Away with the fairies


RELEASED OUT NOW! 1970 | 15 | Blu-ray

Director Roddy Mcdowall

Cast Ava Gardner, Ian Mcshane,

Cyril Cusack, Richard Wattis

The latest BFI Flipside rarity takes its name from a 16th century ballad about a man captured by the queen of the fairies, earning it a folk horror tag. But everything here is explicable by the power of money, not magic.

Ava Gardner, resplenden­t in an array of fabulous frocks, is Michaela Cazaret, reigning over a “coven” of hippy lotus-eaters in a Scottish country house. Ian Mcshane is the beguiled Tom Lynn. Stephanie Beacham’s local innocent catches his eye, but can he escape Michaela’s clutches?

Actor Roddy Mcdowall’s one directoria­l credit, it’s a visually ravishing affair, which luxuriates in both the natural grandeur of the Borders and the bone structure of its beautiful people. Mcshane is almost supernatur­ally handsome; the camera lingers on long loving looks between him and Beacham.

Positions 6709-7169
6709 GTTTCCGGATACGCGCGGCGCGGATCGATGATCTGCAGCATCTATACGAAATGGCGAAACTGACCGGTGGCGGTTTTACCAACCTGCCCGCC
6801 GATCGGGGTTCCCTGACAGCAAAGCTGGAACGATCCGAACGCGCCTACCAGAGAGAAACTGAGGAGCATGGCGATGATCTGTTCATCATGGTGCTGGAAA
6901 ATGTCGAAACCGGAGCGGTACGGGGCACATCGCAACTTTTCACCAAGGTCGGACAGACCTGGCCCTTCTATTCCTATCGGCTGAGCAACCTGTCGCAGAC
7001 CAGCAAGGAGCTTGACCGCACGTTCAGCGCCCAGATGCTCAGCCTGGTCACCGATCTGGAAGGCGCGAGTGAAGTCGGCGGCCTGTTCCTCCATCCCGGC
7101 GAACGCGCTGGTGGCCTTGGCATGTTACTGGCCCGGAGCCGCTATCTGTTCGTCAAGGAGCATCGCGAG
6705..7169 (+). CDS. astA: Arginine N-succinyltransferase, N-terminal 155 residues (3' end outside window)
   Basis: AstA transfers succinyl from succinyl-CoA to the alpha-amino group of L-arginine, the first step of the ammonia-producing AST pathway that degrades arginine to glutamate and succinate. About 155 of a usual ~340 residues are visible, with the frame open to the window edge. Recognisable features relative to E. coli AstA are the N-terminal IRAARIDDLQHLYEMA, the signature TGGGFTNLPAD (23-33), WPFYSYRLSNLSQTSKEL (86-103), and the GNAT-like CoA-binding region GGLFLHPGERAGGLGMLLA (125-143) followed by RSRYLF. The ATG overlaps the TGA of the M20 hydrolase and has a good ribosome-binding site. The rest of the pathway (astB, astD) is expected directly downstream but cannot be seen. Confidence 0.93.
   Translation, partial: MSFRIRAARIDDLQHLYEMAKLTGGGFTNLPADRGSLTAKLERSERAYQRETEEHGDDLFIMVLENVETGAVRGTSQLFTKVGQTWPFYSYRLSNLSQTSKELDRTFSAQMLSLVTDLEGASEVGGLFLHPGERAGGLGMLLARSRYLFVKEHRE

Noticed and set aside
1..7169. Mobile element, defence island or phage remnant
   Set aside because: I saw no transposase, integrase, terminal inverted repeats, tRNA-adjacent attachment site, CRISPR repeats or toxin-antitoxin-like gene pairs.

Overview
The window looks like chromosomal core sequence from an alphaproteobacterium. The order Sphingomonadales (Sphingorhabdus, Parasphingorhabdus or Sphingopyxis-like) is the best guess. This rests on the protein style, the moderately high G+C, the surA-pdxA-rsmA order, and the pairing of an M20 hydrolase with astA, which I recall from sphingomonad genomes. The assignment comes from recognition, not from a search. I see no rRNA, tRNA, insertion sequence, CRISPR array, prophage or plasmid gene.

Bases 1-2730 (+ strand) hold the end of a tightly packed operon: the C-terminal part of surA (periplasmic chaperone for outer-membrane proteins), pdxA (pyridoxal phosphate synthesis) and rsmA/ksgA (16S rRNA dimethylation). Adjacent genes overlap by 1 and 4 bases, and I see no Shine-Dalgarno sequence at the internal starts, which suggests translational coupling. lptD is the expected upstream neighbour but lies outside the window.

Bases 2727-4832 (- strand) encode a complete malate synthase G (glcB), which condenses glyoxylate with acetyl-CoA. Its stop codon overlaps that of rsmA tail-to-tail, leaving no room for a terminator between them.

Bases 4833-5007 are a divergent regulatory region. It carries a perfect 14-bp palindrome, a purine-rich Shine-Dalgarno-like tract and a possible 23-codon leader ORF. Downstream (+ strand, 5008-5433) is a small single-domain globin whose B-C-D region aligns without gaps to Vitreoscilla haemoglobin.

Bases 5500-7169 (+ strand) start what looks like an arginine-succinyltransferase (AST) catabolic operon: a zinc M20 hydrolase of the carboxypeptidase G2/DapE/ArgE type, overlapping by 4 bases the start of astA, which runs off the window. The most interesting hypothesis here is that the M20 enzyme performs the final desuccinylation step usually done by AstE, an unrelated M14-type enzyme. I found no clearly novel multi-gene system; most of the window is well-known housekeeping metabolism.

Ultimately it’s too arch a confection to induce genuine anxiety over Tom’s fate. But it will still leave you rueing what could have been if only Mcdowall had continued down a directoria­l path.

Extras Flipside’s co-founders provide well-prepped commentary. Coven-kid Madeline Smith rambles adorably (and candidly) (32 minutes). Pentangle’s singer discusses their evocative songs (27 minutes). Audio interviews record recollecti­ons by Mcshane and Beacham (21 minutes), plus Hans Zimmer on his mentor, composer Stanley Myers (20 minutes). Mcdowall’s biographer talks through stills (12 minutes). There’s also a grandiloqu­ent 1998 intro by the director (18 minutes). Three archive shorts provide portraits of a hippy commune (34 minutes) and Borders life (26 minutes). Plus: trailer; booklet. Ian Berriman

During the cast’s stay at a Peebles hotel, Sean Connery (there playing golf) hit on Madeline Smith. She turned him down.

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